The risk factors for claudication are the same as those for developing atherosclerosis, including:
Jan. 31, 2015
- High cholesterol
- High blood pressure
- Obesity (a body mass index over 30)
- Age older than 70 years
- Age older than 50 years if you also smoke or have diabetes
- A family history of atherosclerosis, peripheral artery disease or claudication
- Neschis DG. Clinical features, diagnosis, and natural history of lower extremity peripheral arterial disease. http://www.uptodate.com/home. Accessed Nov. 18, 2014.
- Peripheral artery disease. The Merck Manual Professional Edition. http://www.merckmanuals.com/professional/cardiovascular_disorders/peripheral_arterial_disorders/peripheral_arterial_disease.html. Accessed Nov. 18, 2014.
- White C. Intermittent claudication. New England Journal of Medicine. 2007;356:1241.
- Rooke TW, et al. 2011 ACCF/AHA focused update of the guideline for the management of patients with peripheral artery disease (updating the 2005 guideline). Journal of the American College of Cardiology. 2011;58:2020.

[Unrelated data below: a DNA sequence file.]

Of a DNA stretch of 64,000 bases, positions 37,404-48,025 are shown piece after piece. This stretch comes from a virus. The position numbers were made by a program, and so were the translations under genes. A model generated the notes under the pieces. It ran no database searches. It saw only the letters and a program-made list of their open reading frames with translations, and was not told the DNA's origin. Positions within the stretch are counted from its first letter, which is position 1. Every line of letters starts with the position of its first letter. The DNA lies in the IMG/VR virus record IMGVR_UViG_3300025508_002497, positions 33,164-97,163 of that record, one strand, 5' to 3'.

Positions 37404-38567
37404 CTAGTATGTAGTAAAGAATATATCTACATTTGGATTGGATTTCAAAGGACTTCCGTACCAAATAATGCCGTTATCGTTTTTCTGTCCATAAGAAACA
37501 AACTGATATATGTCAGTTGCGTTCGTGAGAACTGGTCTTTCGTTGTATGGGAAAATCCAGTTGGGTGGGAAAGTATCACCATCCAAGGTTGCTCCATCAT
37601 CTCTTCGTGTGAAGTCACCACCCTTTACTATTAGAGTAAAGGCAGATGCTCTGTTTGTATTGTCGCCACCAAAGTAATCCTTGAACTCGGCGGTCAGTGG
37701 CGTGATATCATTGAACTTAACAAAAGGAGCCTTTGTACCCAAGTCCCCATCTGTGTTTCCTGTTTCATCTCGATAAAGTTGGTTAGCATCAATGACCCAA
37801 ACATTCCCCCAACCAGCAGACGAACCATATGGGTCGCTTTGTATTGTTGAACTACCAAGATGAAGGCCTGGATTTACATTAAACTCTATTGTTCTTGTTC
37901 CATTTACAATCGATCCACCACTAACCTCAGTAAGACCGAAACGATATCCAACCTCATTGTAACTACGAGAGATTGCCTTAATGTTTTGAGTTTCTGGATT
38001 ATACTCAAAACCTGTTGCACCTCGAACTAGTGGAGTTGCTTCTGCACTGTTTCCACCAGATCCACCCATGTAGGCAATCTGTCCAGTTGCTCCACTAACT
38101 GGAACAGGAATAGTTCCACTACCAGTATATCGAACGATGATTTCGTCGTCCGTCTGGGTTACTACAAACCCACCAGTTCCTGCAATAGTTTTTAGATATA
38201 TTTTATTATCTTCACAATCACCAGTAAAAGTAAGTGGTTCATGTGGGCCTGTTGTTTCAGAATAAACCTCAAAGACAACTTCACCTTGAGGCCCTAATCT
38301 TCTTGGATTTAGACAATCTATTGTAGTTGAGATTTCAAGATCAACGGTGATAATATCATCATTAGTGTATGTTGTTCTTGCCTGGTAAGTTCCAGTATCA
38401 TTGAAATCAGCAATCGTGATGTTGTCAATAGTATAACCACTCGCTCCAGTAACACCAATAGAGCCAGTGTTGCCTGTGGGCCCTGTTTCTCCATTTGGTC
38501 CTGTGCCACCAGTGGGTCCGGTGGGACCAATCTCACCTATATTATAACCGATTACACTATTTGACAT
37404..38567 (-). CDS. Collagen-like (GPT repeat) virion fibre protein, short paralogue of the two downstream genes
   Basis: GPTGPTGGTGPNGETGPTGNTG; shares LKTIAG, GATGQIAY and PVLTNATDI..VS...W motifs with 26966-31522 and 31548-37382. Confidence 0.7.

- Rudisill HM, et al. Effective therapies for intermittent claudication. American Family Physician. 2011;84:699.
- Vodnala D, et al. Medical management of the patient with intermittent claudication. Cardiology Clinics. 2011;39:363.
- Nordanstig J, et al. Improved quality of life after 1 year with an invasive versus a noninvasive treatment strategy in claudicants: One-year results of the Invasive Revascularization or Not in Intermittent Claudication (IRONIC) Trial. Circulation. 2014;130:939.
- Mazari FAK, et al. Randomized clinical trial of percutaneous transluminal angioplasty, supervised exercise and combined treatment for intermittent claudication due to femoropopliteal arterial disease. British Journal of Surgery. 2012;99:39.
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